We have it on a quick reel, which is not what it came with.  The reel is not a problem, but I feel that clipping the quick connector rather than using two overhand knots as recommended, may have destabilized some of the flights, and that was very much my fault.  The quick connect, goes on one spar, while the over hand knots would secure to the entire top connector, making a solid tie point, rather than encouraging it to spin on an axis.  

     Another tip, do not worry about excess glue, this will help create a very complete and secure bond between spar and connector.  I tried to be cautious about excess, which I later realized was a mistake.  I had to reglue several connections where I had left room for the seal to break, after the first flight.  The second flight saw no broken connections despite higher flights and falls, because the seal was complete.  

    My oldest also got the hang of sustained flight with his Spongebob diamond he recieved for his birthday.  If it had not have been for heat, we would have stayed out flying, ignoring the TV and electronics.  Safe flying and make sure you get something from Bridge Kite Shop.  

Analog Savage

Brandon Bledsoe 

15th Anniversary of the First Human Space Flight, 1976, Stamps of the Soviet Union

On 12 April, 1961, Yuri Gagarin did something that was beyond the scope of words to describe the magnitude properly.  He had become the first human being to fly in space in his Vostok spacecraft.  
    This stamp, which came out after Gagarin had died, was made to commemorate that monumentous occasion.  

Yuri Gagarin

      This is a beautiful piece, in my opinion.  The details:

The top text is the title.  The text under the portrait is his name, Yuri Alekseevich Gagarin.  The text on the medal translates as Pilot Cosmonaut, and I believe the medal to be Hero of the Soviet Union.  Gagarin is seen here wearing the rank of “Polkovnik” or what the United States calls a colonel.  The Piece has a face value of 50 Kopeks.  These are numbered, mine being 110,464 of 450,000.

   Gagarin would die in 1968 piloting as MiG-15.  As I understand it his two daughters are alive and doing very well, both very prominent in Moscow.  With the Cold War over, we can stop and give Gagarin’s contribution to humanity the respect it deserves.  He was the first representative of this species in space.  This year marks the 56th anniversary of Colonel Gagarin’s 1 hour 48 minute trip.  Gagarin also oribited the earth during this trip.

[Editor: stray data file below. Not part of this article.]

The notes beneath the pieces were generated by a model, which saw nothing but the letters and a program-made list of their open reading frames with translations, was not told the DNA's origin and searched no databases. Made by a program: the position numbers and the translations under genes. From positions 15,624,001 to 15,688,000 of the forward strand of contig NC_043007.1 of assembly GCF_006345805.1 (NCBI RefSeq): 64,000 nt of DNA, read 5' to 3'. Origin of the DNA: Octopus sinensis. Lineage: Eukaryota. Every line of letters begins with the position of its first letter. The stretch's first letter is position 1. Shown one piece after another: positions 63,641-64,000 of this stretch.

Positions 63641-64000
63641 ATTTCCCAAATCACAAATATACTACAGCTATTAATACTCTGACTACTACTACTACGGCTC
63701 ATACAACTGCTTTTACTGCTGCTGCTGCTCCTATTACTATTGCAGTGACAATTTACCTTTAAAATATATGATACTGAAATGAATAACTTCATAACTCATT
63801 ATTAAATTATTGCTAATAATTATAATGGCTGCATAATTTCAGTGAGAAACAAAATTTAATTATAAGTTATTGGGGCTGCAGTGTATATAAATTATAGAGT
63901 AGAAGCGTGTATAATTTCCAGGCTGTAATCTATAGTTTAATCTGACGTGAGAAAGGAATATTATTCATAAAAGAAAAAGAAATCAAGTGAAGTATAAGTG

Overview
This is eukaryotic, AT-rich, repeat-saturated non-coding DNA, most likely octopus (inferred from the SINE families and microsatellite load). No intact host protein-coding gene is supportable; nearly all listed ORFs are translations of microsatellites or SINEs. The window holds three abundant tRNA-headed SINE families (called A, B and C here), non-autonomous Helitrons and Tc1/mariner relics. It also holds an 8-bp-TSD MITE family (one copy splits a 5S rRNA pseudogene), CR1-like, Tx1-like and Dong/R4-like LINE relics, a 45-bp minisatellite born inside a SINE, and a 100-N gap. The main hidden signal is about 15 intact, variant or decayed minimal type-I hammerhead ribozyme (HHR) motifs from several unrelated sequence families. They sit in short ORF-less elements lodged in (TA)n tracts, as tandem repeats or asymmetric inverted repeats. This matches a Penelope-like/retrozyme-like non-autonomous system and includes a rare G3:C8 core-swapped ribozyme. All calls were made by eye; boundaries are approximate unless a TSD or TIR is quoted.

Close up, Portrait of Polkovnik Yuri Gagarin, 15th Anniversary of the First Human Space Flight, 1976, Stamps of the Soviet Union
Hero of the Soviet Union: Pilot Cosmonaut

Credits: World Book Encyclopedia: 2013, Volumes G and A, G-P.5 A-P.829, entries “Gagarin, Yuri” and “Astronaut”

 1976: Postage Stamps of the Soviet Union

When I started writing this guide to the postage of the Soviet Union, I was still a new collector, but I had a whole year catalogued already.  I had the idea to write a blog/guide later.  Really the two are linked, as there was no such guide when I started.  There still is not now.  There is a rather expensive book, which I should probably get around to buying, which tells the names and some basic collectors information, but still this is the age of the free internet.  This information should be readily available.  So that is what I am trying to do, to share knowledge and information with at least a dozen people.  

    I catalogued 1976 first, I will be going back to write about these while I do 1983.  It will get me all caught up and it will help to keep new content being produced by me.  

    1976 was a big  year, Cold War wise.  You can read the full Wikipedia entry here.  Here is my take on the themes and key events that I see:

    The world was held in a seemingly unending Cold War.  Large events had come and gone and yet not much had changed.  The United States involvement in Vietnam was over and the nation was fully communist at this point.  The world could be described as tired at this point by this unending ideological struggle.  Technology was ramping up more and more, gaining speed as more was developed and advanced, helping to cushion some of the dreariness of the unending Cold War.  There was also hints at what would become the 1980s, as terrorism was picking up, and while terrorism will be later seen as the theme of a post Cold War age, it was also a result of the tensions created during this time, but one persons terrorism is another’s political strife.  You will see punk music taking off as a sign of stagflation gripping the West, stagflation being one more symptom that this was never going to end and was kind of hopeless, as the Sex Pistols say a year later “no future for me.”

  • Gerald Ford was president, but Jimmy Carter was elected same year
  • The Cray 1 super computer was introduced
  • The Philadelphia Flyers defeated the Soviet hockey team